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People v. Shaw

SUPREME COURT OF THE STATE OF NEW YORK Appellate Division, Fourth Judicial Department


October 2, 2009

THE PEOPLE OF THE STATE OF NEW YORK, RESPONDENT,
v.
BRIAN SHAW, DEFENDANT-APPELLANT.

Appeal from a judgment of the Onondaga County Court (Joseph E. Fahey, J.), rendered April 3, 2006. The judgment convicted defendant, upon a jury verdict, of manslaughter in the first degree and endangering the welfare of a child.

PRESENT: SCUDDER, P. J., HURLBUTT, MARTOCHE, SMITH, AND CENTRA, JJ.

MEMORANDUM AND ORDER

It is hereby ORDERED that the judgment so appealed from is unanimously affirmed.

Memorandum

Defendant appeals from a judgment convicting him upon a jury verdict of manslaughter in the first degree (Penal Law § 125.20 [2]) and endangering the welfare of a child (§ 260.10 [1]). Contrary to the contention of defendant, his confession was not rendered involuntary by undue "psychological pressure," and County Court thus properly refused to suppress the confession. In support of his contention, defendant relies primarily on his own testimony at the Huntley hearing. The court's determination to discredit that testimony is entitled to deference (see People v Prochilo, 41 NY2d 759, 761), and we see no basis to disturb it (see People v Thompson, 59 AD3d 1115, 1116, lv denied 12 NY3d 852, 860). We reject defendant's further contention that certain inconsistencies in the testimony of the police witnesses at the suppression hearing demonstrate that such testimony was "tailored to meet constitutional objections" and thus that the court erred in crediting that testimony. In any event, we conclude that those minor inconsistences do not undermine the court's credibility determination in favor of those witnesses (see generally People v Childres, 60 AD3d 1278, 1279). We also reject the contention of defendant that he was advised of his Miranda rights in a manner that did not enable him to understand those rights. Upon our review of the transcript of the suppression hearing, we conclude that "[t]he People met 'their initial burden of establishing the legality of the police conduct and defendant's waiver of rights,' and defendant failed to establish that he did not waive those rights, or that the waiver was not knowing, voluntary and intelligent" (People v Grady, 6 AD3d 1149, 1150, lv denied 3 NY3d 641; see People v Caballero, 23 AD3d 1031, 1032, lv denied 6 NY3d 846).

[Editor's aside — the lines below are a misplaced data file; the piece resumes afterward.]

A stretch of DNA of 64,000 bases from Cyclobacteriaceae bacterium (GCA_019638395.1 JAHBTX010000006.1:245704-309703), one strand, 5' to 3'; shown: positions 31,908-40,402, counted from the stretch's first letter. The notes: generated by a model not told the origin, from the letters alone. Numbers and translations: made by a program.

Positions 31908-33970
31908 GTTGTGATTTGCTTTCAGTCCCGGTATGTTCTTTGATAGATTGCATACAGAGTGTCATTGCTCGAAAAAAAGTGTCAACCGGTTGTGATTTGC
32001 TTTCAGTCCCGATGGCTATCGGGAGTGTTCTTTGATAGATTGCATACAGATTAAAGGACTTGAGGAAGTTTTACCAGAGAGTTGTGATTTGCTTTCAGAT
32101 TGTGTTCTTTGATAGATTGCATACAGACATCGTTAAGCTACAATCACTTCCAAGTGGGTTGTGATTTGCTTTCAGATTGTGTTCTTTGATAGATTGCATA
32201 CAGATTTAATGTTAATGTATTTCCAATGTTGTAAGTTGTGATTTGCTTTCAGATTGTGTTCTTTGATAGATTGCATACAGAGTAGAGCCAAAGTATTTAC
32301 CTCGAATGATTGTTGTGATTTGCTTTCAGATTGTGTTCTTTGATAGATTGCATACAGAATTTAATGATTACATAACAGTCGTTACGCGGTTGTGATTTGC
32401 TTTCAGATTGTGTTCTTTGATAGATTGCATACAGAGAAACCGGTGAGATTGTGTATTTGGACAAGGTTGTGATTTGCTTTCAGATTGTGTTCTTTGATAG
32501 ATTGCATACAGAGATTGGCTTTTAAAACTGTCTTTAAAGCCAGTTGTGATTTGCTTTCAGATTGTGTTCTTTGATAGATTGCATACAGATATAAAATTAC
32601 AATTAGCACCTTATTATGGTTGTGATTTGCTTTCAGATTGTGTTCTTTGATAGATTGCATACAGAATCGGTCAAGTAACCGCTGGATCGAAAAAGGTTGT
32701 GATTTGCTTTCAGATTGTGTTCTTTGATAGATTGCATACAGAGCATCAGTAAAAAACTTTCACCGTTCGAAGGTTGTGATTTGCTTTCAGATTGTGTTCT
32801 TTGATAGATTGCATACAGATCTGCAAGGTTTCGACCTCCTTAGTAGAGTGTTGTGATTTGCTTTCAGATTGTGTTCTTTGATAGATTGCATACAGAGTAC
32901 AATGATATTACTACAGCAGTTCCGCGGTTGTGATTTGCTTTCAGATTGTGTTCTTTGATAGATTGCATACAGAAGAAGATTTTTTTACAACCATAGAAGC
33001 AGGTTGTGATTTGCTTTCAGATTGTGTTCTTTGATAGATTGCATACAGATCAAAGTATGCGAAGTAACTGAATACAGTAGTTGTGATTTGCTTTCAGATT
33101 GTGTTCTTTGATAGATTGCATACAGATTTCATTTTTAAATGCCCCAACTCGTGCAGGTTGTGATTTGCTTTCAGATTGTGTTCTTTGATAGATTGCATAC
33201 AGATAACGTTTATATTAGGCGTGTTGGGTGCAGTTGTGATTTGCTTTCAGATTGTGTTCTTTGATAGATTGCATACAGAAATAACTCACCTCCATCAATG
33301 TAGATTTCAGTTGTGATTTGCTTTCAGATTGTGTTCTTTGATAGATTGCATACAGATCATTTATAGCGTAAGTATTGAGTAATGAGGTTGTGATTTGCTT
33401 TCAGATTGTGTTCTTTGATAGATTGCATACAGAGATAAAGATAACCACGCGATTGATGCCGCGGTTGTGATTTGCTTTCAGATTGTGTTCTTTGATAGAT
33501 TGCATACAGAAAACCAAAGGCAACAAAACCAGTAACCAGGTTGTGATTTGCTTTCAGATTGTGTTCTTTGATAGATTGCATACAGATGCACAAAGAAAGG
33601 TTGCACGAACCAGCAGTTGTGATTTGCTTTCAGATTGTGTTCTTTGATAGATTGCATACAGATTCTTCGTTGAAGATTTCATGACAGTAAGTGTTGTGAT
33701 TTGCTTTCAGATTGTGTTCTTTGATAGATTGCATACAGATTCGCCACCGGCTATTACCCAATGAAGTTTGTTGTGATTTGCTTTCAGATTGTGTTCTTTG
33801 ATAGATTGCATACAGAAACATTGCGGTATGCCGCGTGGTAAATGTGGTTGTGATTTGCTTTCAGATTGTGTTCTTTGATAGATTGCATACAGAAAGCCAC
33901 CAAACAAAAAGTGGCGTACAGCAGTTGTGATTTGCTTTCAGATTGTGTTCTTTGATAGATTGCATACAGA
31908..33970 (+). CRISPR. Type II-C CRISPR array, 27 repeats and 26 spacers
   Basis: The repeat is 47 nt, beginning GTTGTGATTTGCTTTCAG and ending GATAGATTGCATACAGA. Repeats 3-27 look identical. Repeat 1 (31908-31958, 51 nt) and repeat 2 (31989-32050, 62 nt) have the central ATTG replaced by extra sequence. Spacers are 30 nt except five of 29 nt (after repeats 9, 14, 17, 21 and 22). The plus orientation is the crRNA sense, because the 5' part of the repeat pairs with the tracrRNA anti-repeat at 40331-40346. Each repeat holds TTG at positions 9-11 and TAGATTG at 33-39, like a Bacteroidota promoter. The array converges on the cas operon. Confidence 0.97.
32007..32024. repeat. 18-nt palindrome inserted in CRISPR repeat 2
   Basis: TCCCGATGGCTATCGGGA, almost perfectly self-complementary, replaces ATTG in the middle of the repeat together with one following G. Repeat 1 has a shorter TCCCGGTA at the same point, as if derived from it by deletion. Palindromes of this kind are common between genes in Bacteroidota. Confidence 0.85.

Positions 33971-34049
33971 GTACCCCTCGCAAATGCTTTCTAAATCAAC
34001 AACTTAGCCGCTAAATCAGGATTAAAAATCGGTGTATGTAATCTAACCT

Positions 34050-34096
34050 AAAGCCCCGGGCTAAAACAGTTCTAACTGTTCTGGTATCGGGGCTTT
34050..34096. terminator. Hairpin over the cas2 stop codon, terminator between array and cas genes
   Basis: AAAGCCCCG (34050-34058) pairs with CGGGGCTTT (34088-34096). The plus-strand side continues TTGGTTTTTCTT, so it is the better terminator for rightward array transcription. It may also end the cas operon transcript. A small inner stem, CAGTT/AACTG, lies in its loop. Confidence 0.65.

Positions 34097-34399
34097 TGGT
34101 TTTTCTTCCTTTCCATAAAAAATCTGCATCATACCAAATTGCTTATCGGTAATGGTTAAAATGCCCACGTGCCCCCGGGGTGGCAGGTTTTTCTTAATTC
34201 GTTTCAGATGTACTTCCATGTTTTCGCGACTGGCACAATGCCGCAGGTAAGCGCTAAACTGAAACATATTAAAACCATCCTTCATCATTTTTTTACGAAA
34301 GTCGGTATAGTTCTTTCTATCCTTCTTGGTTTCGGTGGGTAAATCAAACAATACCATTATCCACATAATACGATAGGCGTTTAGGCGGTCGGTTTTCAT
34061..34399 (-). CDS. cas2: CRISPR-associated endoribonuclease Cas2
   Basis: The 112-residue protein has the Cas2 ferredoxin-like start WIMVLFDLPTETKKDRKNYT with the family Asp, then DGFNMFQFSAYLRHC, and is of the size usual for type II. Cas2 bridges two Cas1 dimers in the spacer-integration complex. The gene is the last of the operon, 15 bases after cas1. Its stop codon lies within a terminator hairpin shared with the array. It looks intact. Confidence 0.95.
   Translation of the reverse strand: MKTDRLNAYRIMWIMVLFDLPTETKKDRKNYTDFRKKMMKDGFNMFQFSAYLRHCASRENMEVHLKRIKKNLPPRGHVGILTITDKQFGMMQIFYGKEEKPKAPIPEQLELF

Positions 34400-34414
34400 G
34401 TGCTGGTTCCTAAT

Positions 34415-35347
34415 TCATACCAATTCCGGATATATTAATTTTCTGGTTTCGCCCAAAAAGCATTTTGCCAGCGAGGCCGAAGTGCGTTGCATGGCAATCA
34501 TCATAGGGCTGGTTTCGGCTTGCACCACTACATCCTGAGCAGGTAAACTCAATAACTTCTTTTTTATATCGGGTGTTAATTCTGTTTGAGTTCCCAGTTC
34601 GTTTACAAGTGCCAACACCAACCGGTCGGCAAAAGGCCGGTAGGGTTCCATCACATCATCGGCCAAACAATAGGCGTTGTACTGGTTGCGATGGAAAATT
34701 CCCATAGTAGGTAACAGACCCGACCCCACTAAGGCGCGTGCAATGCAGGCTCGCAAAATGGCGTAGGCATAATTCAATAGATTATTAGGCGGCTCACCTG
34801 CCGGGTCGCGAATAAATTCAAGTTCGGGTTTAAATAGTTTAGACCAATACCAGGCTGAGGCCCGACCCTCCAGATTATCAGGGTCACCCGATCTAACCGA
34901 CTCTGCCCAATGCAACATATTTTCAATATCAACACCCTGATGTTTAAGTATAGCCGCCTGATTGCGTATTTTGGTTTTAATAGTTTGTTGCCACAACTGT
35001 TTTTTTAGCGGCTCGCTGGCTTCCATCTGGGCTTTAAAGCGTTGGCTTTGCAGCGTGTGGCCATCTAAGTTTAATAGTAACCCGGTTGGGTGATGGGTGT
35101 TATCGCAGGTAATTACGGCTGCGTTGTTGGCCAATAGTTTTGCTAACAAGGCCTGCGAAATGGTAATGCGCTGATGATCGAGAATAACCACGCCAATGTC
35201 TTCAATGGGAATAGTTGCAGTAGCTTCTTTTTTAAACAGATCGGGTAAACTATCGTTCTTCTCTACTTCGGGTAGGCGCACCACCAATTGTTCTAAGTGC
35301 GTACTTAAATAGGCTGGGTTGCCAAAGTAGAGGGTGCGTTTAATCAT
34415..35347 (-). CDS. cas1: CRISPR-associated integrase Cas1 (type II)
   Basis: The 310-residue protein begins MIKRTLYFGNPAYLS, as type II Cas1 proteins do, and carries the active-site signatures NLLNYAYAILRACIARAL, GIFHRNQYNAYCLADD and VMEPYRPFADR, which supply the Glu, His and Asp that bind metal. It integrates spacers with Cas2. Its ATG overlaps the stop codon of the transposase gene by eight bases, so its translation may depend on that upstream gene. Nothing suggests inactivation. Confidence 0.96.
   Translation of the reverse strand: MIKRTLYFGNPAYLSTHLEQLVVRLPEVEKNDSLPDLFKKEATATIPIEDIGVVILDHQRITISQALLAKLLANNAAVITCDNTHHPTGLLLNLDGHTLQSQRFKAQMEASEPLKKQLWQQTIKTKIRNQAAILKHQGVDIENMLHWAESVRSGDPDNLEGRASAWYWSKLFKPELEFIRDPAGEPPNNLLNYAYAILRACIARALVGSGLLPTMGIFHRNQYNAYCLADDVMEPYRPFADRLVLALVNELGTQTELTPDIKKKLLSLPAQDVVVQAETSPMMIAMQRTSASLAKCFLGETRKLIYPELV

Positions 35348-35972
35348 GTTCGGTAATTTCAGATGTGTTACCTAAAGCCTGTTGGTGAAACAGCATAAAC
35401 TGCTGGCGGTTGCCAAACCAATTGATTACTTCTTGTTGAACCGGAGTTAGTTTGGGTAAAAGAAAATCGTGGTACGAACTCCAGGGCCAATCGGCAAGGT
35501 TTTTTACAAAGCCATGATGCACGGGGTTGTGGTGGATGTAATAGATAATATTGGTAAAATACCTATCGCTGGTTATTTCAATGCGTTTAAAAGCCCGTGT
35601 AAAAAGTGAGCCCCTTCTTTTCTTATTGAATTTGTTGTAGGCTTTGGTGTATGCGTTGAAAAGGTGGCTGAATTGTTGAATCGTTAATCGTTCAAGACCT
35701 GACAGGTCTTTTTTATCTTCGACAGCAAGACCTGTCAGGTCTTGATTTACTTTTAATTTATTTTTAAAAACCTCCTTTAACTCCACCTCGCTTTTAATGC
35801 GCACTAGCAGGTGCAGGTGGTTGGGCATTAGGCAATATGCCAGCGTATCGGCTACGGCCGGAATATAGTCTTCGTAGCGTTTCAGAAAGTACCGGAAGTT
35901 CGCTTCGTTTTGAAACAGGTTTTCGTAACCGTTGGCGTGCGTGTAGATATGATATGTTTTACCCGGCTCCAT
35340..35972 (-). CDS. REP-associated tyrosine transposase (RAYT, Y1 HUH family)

Contrary to the further contention of defendant, the court properly denied his request to dismiss a sworn juror as "grossly unqualified to serve in the case" (CPL 270.35 [1]). Although the juror initially expressed some concern over the defense of extreme emotional disturbance, he ultimately assured the court in unequivocal terms that he would be fair and impartial and would follow the court's instructions (see generally People v Buford, 69 NY2d 290, 297-299; People v Buchholz, 23 AD3d 1093, 1094, lv denied 6 NY3d 846). Defendant failed to preserve for our review the majority of his contentions concerning the alleged instances of prosecutorial misconduct (see CPL 470.05 [2]), and we conclude that, in any event, "[a]ny improprieties were not so pervasive or egregious as to deprive defendant of a fair trial" (People v Cox, 21 AD3d 1361, 1364, lv denied 6 NY3d 753 [internal quotation marks omitted]). We have considered defendant's remaining contention and conclude that it is without merit.

20091002

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